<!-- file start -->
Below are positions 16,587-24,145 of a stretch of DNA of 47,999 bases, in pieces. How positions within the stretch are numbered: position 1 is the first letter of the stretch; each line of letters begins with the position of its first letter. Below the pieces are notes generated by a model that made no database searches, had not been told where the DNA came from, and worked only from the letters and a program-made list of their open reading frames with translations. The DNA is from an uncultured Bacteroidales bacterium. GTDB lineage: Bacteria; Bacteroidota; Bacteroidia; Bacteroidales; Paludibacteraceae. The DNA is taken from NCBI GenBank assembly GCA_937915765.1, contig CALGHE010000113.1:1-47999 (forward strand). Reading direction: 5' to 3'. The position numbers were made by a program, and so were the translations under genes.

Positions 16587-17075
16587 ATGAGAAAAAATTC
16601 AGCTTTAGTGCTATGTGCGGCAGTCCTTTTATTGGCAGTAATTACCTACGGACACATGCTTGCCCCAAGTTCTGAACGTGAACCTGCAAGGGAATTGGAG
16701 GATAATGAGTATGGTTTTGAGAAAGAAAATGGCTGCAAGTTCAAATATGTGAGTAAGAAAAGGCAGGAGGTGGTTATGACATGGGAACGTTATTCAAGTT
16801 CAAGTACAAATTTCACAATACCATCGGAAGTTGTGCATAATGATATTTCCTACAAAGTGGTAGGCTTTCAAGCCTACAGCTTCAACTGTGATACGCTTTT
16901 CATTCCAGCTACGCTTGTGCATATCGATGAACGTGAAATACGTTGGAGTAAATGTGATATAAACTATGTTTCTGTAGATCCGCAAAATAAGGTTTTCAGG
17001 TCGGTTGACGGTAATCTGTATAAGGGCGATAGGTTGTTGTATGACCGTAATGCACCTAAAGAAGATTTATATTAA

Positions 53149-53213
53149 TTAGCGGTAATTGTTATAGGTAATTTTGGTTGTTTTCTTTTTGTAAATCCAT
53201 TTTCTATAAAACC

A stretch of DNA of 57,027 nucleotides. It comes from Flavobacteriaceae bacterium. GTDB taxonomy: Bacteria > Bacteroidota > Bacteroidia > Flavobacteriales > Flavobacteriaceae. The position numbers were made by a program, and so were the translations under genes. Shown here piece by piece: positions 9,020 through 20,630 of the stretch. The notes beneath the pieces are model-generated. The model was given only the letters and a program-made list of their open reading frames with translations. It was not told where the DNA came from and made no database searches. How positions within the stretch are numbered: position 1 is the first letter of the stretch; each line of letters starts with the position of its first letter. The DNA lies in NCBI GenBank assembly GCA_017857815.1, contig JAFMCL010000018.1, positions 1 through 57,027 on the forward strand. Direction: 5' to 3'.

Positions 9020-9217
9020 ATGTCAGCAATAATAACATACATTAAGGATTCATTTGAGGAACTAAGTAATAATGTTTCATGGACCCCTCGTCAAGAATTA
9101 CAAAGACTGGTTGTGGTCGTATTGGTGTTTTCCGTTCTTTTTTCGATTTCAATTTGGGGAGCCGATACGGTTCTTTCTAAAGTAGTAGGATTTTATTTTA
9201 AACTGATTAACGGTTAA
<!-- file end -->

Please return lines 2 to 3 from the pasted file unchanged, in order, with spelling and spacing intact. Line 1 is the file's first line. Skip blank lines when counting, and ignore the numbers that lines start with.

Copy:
Positions 16587-17075
16587 ATGAGAAAAAATTC